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Wednesday, Nov 13, 2019

Mallya to caste: When London became a theatre of Indian politics in 2018

The Vijay Mallya extradition saga rolled on throughout the year, while the cut-and-thrust of domestic politics was reflected in two high-profile visits: the April visit of Prime Minister Narendra Modi for the Commonwealth Summit, and the August visit of Congress president Rahul Gandhi.

world Updated: Dec 22, 2018 20:18 IST
Prasun Sonwalkar
Prasun Sonwalkar
Hindustan Times, London
Indian businessman Vijay Mallya speaks to the media as he leaves Westminster Magistrates Court in London, Monday, Dec. 10, 2018. A British court has ordered that charismatic Indian tycoon Vijay Mallya should face extradition to India on financial fraud allegations. (File Photo)
Indian businessman Vijay Mallya speaks to the media as he leaves Westminster Magistrates Court in London, Monday, Dec. 10, 2018. A British court has ordered that charismatic Indian tycoon Vijay Mallya should face extradition to India on financial fraud allegations. (File Photo)(AP)
         

History has forever entwined India and the United Kingdom at various levels, but rarely have Indian events and issues figured so prominently in London as in 2018.

The Vijay Mallya extradition saga rolled on throughout the year, while the cut-and-thrust of domestic politics was reflected in two high-profile visits: the April visit of Prime Minister Narendra Modi for the Commonwealth Summit, and the August visit of Congress president Rahul Gandhi to interact with policymakers, MPs, scholars as well as Indian journalists and students.

Strengths and challenges of Indian law, banking, prisons, politics and the media were closely examined during the Mallya extradition hearings, as the flamboyant businessman used the media contingent waiting outside the court to try and change the narrative that he stole money from India.

The Westminster magistrates court recommended Mallya’s extradition, but many hoops remain before this can happen. He, however, remains enmeshed in several other legal cases, including those seeking to possess his houses and assets.

On the diplomatic front, there was a change of guard in India House, when Y K Sinha retired and Ruchi Ghanshyam took over as only the second woman high commissioner since 1947 (Vijaya Lakshmi Pandit was the first).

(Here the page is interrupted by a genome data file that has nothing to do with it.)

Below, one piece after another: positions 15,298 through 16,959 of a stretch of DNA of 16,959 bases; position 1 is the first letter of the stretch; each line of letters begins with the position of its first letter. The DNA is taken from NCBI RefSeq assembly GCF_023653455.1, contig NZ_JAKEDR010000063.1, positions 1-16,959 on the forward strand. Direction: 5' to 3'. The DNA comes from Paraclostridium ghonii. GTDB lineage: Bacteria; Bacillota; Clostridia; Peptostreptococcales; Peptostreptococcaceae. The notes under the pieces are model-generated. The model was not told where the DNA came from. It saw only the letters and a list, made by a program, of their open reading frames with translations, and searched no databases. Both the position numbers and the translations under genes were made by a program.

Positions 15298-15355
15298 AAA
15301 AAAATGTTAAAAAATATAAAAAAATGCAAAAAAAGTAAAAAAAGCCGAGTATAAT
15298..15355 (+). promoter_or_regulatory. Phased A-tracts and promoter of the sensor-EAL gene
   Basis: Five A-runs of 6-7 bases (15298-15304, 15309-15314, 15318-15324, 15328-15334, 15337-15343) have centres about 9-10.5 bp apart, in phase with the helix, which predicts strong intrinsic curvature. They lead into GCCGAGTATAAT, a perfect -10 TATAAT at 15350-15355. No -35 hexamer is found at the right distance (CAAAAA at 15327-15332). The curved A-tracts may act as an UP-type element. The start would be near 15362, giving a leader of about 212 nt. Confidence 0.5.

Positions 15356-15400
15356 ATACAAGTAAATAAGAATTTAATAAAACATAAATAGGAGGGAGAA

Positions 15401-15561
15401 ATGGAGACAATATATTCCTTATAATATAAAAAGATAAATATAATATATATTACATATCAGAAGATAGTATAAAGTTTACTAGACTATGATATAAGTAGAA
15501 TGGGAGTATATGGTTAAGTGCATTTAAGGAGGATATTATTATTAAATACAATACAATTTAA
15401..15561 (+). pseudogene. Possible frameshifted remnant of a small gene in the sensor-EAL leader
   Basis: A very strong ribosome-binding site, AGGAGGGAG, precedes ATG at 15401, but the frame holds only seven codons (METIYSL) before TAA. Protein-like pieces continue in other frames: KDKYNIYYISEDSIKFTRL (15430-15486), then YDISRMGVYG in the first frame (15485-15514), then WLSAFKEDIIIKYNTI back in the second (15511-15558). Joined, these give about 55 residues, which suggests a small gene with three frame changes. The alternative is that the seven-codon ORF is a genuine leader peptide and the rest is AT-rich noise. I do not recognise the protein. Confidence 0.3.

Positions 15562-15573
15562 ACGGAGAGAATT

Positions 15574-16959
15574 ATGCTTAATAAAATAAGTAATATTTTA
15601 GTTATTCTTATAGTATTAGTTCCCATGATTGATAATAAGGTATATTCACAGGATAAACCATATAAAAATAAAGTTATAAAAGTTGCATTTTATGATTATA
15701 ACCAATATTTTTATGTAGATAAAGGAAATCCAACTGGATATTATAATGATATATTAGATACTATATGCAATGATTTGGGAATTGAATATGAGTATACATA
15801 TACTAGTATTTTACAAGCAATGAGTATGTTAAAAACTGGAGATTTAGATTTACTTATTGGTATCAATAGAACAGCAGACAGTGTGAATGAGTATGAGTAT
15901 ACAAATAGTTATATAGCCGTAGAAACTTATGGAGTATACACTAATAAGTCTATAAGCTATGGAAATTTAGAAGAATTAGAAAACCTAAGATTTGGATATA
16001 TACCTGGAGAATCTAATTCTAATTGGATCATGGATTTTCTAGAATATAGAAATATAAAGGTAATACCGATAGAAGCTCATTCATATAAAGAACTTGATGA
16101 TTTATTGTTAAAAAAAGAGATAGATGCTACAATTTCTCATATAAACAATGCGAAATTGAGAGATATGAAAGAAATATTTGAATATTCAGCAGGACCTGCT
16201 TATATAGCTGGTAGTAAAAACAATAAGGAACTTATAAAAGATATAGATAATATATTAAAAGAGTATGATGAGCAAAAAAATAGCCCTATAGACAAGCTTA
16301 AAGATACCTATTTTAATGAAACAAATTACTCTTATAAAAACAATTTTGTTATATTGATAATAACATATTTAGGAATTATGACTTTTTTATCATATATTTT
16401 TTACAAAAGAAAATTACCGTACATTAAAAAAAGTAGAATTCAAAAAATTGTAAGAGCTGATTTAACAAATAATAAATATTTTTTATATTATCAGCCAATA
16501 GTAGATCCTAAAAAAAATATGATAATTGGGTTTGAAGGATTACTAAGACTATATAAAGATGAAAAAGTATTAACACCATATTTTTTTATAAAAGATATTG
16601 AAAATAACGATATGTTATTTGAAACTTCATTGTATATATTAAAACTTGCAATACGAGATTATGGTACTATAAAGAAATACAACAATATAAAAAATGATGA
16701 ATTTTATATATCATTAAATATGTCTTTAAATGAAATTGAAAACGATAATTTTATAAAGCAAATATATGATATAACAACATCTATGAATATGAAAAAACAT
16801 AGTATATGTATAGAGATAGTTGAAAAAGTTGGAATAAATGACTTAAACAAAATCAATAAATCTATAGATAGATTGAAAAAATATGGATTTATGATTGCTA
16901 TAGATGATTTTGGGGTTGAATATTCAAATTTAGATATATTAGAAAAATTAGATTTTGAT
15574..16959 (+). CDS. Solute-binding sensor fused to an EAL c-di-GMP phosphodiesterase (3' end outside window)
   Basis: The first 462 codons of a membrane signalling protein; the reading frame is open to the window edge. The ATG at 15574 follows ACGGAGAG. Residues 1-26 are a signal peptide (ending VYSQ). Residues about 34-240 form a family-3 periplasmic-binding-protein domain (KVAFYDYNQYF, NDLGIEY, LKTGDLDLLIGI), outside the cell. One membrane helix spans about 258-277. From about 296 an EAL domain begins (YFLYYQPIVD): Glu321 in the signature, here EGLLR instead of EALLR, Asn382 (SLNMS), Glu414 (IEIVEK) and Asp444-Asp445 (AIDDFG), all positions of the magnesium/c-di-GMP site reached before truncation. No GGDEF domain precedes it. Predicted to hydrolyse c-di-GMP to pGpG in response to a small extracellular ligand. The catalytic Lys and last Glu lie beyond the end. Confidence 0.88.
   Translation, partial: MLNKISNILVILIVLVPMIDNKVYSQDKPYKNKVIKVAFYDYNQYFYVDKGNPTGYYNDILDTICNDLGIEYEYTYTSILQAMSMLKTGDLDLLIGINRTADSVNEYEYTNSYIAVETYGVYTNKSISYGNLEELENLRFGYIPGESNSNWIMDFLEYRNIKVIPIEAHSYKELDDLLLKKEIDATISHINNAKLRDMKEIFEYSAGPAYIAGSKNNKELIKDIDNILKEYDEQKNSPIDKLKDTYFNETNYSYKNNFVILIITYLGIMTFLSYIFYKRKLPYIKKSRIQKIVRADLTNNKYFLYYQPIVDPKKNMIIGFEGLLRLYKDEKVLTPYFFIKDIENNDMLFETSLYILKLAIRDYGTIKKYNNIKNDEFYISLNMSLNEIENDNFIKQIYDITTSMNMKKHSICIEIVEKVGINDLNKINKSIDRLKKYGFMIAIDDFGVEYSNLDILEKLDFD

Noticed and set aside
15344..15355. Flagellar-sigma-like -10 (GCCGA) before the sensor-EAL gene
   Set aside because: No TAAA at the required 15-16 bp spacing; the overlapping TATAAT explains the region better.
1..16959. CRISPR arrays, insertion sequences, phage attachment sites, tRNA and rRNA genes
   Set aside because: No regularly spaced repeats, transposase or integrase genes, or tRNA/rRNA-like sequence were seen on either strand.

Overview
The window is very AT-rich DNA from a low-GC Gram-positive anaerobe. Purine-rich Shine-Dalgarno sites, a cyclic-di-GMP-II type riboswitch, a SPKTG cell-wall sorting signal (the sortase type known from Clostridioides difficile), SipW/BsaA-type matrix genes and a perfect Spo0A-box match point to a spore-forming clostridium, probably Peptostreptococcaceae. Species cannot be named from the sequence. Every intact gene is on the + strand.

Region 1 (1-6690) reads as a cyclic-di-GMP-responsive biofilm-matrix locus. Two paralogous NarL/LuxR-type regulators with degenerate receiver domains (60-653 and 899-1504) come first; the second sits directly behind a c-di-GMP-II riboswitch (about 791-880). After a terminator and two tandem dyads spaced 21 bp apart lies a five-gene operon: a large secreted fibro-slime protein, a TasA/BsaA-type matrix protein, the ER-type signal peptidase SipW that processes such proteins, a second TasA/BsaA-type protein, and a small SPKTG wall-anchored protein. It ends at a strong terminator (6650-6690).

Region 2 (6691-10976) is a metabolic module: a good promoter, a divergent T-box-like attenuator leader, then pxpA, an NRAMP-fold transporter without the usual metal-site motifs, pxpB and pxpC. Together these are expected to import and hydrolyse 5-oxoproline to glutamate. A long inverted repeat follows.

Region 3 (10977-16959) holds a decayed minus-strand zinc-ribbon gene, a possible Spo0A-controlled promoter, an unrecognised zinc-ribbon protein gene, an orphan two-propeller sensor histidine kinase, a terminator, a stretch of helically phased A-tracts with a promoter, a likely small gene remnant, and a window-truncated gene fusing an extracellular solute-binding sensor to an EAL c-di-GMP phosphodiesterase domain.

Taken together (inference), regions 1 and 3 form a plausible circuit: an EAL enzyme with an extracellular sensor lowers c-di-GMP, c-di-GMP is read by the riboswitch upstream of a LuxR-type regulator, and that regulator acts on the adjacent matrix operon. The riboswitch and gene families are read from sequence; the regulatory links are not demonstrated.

One Indian issue that has long endured in the UK is the row over ‘Khalistan’, which figured during Modi’s visit when the Indian flag was torn by a Khalistan supporter; a rally in Trafalgar Square in August seeking a so-called ‘referendum’ for the independence of Punjab ; and a senior Indian official prevented from entering the Shepherd’s Bush gurdwara in November.

In July, the Theresa May government brought the curtain down on the sensitive issue of enacting a law to bar caste-based discrimination. After years of debate, it decided not to legislate but to rely on emerging case-law courts.

The 1.5 million-strong Indian community has been deeply divided on the issue, with influential Hindu, Sikh and Jain lobbies denying that caste-based discrimination exists in Britain and contending that enacting such a law would entrench ideas of caste where none exist, while several individuals, Dalit and other groups insist it exists.

During most of 2018, there were four Indian-origin ministers in the May government: Alok Sharma, Shhailesh Vara, Rishi Sunak and Suella Braverman (nee Fernandes), but Brexit-related concerns prompted Vara and Braverman to resign in November. Preet Kaur Gill was appointed shadow minister for international development.

Members of the Indian community continued to figure prominently in royal honours lists. Also for the first time, a Sikh soldier of the Coldstream Guards – Charanpreet Singh Lall – figured in the in traditional Trooping the Colour ceremony at Buckingham Palace for Queen Elizabeth’s birthday in June.

Meanwhile, Neil Basu was appointed head of Scotland Yard’s counter-terror operations, while Imtiyaz Shaikh, who hails from Vasco da Gama, became the first councillor of Goan origin to be elected to the council in Swindon.

On Independence Day, Scotland Yard returned to the Indian high commission a 12th century Buddha statue that was stolen from the Archaeological Survey of India’s museum in Nalanda, Bihar, in August 1961, and recovered in the UK.

The year also saw a school in England launch a unique course on ‘Hinglish’, the popular portmanteau of English and Hindi used in Indian films, newspaper headlines, television and everyday discourse. Teachers in the school are surprised at the interest in the course.

The India-UK links also extended to the difficult world of stammering. A delighted Matthew Richardson, returning after conducting the first McGuire Programme in New Delhi in December for 30 people, said, “They arrived as people unable to speak effectively and left as proud public speakers. Helping people in India to break the stigma of stammering is something I am very proud of”.

And finally, ‘Bihar Diwas’, on March 22, was celebrated in a unique location: Patna, in Scotland, a village in East Ayrshire founded in the early nineteenth century by a Briton, who was born in Patna, Bihar but returned to Scotland, to house mine workers. The chief guest was also appropriate: the Patna-born Y K Sinha, the former high commissioner.